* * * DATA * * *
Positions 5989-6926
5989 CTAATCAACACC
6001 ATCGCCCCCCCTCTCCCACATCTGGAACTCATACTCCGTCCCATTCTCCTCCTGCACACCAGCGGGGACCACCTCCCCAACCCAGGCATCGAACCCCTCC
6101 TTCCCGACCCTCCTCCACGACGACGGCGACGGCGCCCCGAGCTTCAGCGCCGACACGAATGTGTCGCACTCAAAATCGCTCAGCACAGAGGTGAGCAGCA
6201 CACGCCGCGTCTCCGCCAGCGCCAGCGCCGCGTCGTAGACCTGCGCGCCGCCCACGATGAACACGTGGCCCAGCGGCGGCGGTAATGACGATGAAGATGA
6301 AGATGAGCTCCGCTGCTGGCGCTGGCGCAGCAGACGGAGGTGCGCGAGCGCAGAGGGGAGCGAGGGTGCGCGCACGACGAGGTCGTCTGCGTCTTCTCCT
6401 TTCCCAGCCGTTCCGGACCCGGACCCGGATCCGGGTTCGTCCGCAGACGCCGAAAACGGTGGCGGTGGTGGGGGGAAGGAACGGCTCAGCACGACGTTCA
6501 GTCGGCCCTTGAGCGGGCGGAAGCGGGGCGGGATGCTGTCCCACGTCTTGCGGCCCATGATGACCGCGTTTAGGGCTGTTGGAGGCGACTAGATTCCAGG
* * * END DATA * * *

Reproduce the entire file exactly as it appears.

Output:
Positions 5989-6926
5989 CTAATCAACACC
6001 ATCGCCCCCCCTCTCCCACATCTGGAACTCATACTCCGTCCCATTCTCCTCCTGCACACCAGCGGGGACCACCTCCCCAACCCAGGCATCGAACCCCTCC
6101 TTCCCGACCCTCCTCCACGACGACGGCGACGGCGCCCCGAGCTTCAGCGCCGACACGAATGTGTCGCACTCAAAATCGCTCAGCACAGAGGTGAGCAGCA
6201 CACGCCGCGTCTCCGCCAGCGCCAGCGCCGCGTCGTAGACCTGCGCGCCGCCCACGATGAACACGTGGCCCAGCGGCGGCGGTAATGACGATGAAGATGA
6301 AGATGAGCTCCGCTGCTGGCGCTGGCGCAGCAGACGGAGGTGCGCGAGCGCAGAGGGGAGCGAGGGTGCGCGCACGACGAGGTCGTCTGCGTCTTCTCCT
6401 TTCCCAGCCGTTCCGGACCCGGACCCGGATCCGGGTTCGTCCGCAGACGCCGAAAACGGTGGCGGTGGTGGGGGGAAGGAACGGCTCAGCACGACGTTCA
6501 GTCGGCCCTTGAGCGGGCGGAAGCGGGGCGGGATGCTGTCCCACGTCTTGCGGCCCATGATGACCGCGTTTAGGGCTGTTGGAGGCGACTAGATTCCAGG